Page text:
From the hardship suffered by black sharecroppers in the Mississippi Delta nearly a hundred years ago, the blues, a deep soulful music full of passion and rhythm, was born. Featuring a collection of legendary blues heroes recorded throughout the twentieth century, The Rough Guide to the Blues tells the story of how the blues began, developed and eventually became the roots of rock ’n’ roll.
Released in conjunction with the Rough Guide book of the same name and compiled by Nigel Williamson – author of the book and highly esteemed music journalist and biographer - The Rough Guide to the Blues is a strikingly comprehensive overview of this pivotal musical genre. From the early recordings of the Mississippi Delta to the dynamic rhythms of ‘50s Chicago blues and beyond, the album is an exhaustive ‘who’s who’ of the most significant names to have emerged from this heritage industry.Starting in the 1920s with the earliest recorded blues artists, the album unfolds chronologically, opening with Mamie Smith – the first of the red-hot blues mamas – and ending with the supremely talented African bluesman, Ali Farka Touré and a track from his 2006 album Savane, recorded just before he died and widely revered as his greatest masterpiece.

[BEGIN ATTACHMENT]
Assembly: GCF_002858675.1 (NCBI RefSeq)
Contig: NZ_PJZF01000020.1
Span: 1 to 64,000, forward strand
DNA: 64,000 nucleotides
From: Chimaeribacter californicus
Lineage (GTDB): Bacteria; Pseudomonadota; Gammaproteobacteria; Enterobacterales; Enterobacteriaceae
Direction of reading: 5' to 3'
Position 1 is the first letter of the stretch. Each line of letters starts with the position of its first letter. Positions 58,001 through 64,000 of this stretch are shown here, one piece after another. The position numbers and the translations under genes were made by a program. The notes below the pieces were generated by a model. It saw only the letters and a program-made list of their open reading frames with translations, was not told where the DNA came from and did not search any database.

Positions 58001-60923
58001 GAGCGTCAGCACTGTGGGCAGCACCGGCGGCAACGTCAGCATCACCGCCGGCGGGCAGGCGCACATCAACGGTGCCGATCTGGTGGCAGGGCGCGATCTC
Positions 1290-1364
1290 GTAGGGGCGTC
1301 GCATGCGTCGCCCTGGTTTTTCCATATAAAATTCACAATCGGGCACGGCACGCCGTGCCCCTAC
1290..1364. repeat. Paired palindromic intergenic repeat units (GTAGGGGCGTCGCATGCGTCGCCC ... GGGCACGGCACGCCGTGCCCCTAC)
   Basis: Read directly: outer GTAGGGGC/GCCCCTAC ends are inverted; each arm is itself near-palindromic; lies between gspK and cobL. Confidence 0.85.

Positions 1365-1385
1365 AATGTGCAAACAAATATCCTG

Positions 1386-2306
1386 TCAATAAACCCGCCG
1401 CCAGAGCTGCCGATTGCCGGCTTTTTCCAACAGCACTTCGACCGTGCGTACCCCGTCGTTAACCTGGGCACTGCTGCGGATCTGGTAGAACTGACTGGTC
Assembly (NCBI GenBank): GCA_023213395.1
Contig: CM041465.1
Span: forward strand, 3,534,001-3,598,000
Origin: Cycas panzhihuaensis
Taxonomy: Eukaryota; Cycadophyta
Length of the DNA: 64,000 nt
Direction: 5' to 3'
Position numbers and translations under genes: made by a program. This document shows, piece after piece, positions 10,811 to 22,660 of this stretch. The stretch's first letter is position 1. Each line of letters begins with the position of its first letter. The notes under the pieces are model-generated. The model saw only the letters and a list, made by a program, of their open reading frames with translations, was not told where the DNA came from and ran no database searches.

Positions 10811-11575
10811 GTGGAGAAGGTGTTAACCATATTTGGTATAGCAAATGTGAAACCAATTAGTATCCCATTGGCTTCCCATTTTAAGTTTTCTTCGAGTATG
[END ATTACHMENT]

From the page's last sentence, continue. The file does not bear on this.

Artists such as Blind Lemon Jefferson, Charley Patton, Memphis Minnie and Blind Willie McTell represent the harsh earthy sound of the Delta, not forgetting the momentous influence of Robert Johnson, expressed here in his track ‘Crossroad Blues’.
Moving on from the plantations of the south and the early sounds of the bottleneck guitar, the recording heads north to Chicago, where a more urban style of blues popularized. Muddy Waters and Howlin’ Wolf let rip with the blistering electric guitar sounds of 1950s’ Chicago, while T-Bone Walker represents the West Coast blues, based on an after-hours sound where singers crooned rather than shouted.
The foothold that blues gained in Europe is represented here by artists such as Elmore James, a hugely influential figure on the British blues boom of the 1960s and Sonny Boy Williamson, who moved to Britain in the 1960s to ensconce himself in the adulation that a new generation of fans was ready to bestow on its blues heroes. Furthermore, the album would not have been complete without tracks from blues giants John Lee Hooker, B.B. King and Buddy Guy and their acute influence cannot be stressed enough. In fact, Eric Clapton always maintained that the success he had with Cream owed largely to the music of Buddy Guy.
The evolution of rock n’ roll and its debt to blues is perhaps best represented by Arthur ‘Big Boy’ Crudup’s track ‘That’s All Right’. This song was recorded by Elvis Presley on his first session for Sun Records in Memphis in 1954.
The final track on the album is Ali Farka Touré’s ‘Erdi’, an acknowledgement that the blues can be traced back to Africa. Nowhere can this be heard more clearly than in the music of our late, great Malian guitarist. A reflective and poignant close to this extensive anthology.